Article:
My new home worked for me!  Especially since this ashram also has an Ayurevda treatment center on the property which happened to be right around the corner from where I was staying.  I didn’t hesitate a moment to take advantage of finally having my first official Ayurveda massage.  On occasion I had found Ayurvedic practitioners while traveling in South America and a couple times even attempted to receive a session to no avail.  I’m grateful they never worked out as it seemed most befitting of course, to actually receive my first Ayurvedic treatment in India, it’s birthplace.

 

There were many options on the menu but I went straight to the full body abhyanga massage.  After so much travel and our day-long trek, that was exactly what the doctor ordered.  It was easy to make an appointment as they appeared to have a few practitioners always available.  My session was 900 rupees (just short of $14) for a 45 min/hour session.  Can’t beat that!

 

My massage was my only real item of the day!  And a definite treat.  I have received bodywork in most of the countries I’ve traveled, feeling almost like it’s my job to experience the healing modalities offered around the world.  Most of the times I am somewhat satisfied and on occasion, quite disappointed.  I must admit the most qualified and experienced practitioners I have found are in the U.S. but I am also likely not receiving from many of the higher end locations.  As anywhere else in the world, you get what you pay for.  That being said, U.S. standards and certifications also seem more demanding.

 

I ended up enjoying my conversation with the sweet practitioner as much as the massage.  She was very petite and appeared to be in her 30s but informed me she was only 26.  It is common for Indians to ask personal questions like age when they meet you.  My practitioner was no different and fairly quickly in the session began to ask me questions which started with of course, where I was from.  Normally, I prefer to remain quiet when receiving bodywork, but she was one of the first Indian people I had gotten a chance to connect with who also spoke English well enough to have a conversation.  It was interesting to hear about how she had been in an arranged marriage.  I already knew she was married because many Indian women put a red marking on their forehead right in the middle of the start of the hairline.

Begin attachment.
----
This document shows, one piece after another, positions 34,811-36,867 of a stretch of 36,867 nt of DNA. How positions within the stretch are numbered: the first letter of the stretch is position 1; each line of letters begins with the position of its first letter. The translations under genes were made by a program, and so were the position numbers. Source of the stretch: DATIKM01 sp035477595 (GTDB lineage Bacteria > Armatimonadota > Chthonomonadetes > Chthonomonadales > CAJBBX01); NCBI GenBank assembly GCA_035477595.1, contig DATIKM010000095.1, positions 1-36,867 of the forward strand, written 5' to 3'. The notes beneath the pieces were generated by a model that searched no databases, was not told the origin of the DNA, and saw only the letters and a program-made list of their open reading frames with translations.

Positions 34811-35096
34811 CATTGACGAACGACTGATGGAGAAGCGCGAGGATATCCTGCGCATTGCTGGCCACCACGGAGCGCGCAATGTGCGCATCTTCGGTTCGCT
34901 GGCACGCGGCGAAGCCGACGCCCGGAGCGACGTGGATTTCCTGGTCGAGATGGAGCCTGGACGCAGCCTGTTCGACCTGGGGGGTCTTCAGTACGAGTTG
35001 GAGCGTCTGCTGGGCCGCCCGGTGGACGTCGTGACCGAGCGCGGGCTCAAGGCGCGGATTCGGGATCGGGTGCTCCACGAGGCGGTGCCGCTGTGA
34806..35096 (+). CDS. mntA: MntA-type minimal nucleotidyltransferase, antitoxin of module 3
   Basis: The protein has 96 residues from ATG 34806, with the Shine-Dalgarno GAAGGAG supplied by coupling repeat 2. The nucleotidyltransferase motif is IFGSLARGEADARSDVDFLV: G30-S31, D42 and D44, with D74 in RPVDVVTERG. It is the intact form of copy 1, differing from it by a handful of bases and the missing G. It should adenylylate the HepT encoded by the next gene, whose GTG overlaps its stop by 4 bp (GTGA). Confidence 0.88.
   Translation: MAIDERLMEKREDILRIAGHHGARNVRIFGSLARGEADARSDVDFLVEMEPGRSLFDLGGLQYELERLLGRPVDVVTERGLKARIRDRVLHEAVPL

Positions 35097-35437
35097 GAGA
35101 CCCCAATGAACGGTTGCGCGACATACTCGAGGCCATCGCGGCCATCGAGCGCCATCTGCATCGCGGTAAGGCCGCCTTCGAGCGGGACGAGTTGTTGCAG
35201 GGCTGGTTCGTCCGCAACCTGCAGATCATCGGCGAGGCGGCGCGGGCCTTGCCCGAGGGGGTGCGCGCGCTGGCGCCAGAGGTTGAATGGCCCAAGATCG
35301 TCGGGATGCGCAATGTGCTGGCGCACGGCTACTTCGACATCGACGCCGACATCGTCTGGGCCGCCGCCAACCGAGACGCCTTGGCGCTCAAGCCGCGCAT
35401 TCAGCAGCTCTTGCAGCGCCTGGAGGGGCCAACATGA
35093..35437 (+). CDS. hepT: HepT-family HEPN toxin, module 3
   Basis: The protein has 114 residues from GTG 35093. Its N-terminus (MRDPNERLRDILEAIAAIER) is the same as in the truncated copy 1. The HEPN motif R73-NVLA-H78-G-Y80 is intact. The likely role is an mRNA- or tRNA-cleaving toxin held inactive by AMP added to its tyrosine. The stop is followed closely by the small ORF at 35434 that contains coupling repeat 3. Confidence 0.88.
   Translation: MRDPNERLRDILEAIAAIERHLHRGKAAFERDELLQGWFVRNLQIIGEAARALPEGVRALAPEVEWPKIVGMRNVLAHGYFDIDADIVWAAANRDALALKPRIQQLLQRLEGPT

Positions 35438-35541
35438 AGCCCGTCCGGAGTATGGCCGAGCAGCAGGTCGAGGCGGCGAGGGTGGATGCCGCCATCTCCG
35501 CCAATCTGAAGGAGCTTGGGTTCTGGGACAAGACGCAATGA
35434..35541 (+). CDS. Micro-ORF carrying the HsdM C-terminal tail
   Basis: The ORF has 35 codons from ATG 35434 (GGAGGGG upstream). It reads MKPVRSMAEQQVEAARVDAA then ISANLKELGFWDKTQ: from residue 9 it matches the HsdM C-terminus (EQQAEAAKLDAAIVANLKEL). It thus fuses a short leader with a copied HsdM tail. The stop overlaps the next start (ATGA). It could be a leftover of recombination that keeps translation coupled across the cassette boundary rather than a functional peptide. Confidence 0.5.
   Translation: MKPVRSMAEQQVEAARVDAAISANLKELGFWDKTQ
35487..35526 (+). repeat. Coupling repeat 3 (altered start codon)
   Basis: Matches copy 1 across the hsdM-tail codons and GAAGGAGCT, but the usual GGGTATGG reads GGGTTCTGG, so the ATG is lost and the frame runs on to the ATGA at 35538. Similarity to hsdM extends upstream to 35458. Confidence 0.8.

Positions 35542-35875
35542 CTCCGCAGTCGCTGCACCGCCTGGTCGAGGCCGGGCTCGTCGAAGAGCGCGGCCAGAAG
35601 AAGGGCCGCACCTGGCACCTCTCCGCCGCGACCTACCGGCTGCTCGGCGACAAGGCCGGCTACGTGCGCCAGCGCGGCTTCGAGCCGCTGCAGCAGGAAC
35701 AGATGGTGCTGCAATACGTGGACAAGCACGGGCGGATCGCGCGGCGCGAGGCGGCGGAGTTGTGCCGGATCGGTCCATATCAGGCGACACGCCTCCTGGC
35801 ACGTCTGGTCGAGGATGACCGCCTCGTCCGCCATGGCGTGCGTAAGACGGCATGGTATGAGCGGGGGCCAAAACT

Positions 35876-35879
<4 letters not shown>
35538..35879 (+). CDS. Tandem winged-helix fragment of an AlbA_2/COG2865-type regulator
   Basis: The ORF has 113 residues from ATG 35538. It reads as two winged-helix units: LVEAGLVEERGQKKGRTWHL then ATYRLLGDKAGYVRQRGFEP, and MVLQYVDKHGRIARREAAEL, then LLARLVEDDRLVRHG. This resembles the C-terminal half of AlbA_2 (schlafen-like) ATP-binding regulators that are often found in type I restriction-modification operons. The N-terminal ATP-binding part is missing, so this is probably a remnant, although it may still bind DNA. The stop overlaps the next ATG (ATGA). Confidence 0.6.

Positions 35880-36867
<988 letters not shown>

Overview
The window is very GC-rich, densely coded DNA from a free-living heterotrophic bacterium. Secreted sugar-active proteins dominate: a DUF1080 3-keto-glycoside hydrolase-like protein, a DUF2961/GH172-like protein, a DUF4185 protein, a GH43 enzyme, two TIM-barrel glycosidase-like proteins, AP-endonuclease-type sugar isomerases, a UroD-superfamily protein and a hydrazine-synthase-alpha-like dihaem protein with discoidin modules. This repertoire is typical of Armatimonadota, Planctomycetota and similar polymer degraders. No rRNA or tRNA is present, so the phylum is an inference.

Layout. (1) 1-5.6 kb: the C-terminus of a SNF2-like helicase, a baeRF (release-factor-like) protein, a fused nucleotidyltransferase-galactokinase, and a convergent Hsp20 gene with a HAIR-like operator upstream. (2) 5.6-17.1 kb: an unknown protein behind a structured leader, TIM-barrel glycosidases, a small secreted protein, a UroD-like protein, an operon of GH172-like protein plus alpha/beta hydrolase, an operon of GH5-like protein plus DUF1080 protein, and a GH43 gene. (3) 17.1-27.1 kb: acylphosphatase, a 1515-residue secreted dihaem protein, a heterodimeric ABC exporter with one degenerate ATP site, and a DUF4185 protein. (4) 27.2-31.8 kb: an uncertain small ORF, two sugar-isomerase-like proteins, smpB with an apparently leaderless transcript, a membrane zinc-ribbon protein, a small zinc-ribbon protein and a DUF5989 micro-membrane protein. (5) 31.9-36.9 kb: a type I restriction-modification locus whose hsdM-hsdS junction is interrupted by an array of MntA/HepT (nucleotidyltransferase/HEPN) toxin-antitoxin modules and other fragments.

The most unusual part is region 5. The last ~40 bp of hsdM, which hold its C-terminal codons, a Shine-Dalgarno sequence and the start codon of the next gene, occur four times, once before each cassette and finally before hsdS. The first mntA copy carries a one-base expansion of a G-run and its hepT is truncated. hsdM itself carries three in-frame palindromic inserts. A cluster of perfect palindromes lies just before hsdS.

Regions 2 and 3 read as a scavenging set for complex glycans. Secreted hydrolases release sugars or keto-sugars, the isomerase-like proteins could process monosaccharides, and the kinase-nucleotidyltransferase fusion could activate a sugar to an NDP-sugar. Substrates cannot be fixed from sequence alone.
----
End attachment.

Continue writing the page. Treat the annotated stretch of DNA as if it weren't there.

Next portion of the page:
I asked if she was happy with her marriage since we had started speaking more personally.  She had already started to whisper and told me sometimes yes, sometimes no.  He gets angry.  And held her hand up to her face to motion that he drinks.  In some areas of India, alcohol is illegal.  In fact, it is not served anywhere in Rishikesh and many other places.  She told me it is very important and very good that she works as much as she does.  I asked how many session she would do in a day.  If the center was busy, up to seven or eight.  In the States, the most I’ve heard someone will do at a spa is five, though it was rare for me to ever do more than three in one day by choice.  I can’t even imagine  seven, let alone eight.  And the worst of it all, is that her monthly salary was only 4,000 rupees, just $61.  Yet one massage costs between 900-1200 rupees! Talk about unfair wages.  I did not have the heart to tell her what I got paid to give one massage in the U.S. Compensation for my one massage was more than her entire month’s salary!  She told me she would sometimes get lucky and was tipped 100 – even 500 rupees from people and that was very helpful.  I was super happy to be able to tip her well at the end of the massage because she needed and deserved it.  I felt quite nice afterward, enjoyed the tea they offered at the end… and knew I’d return the next day!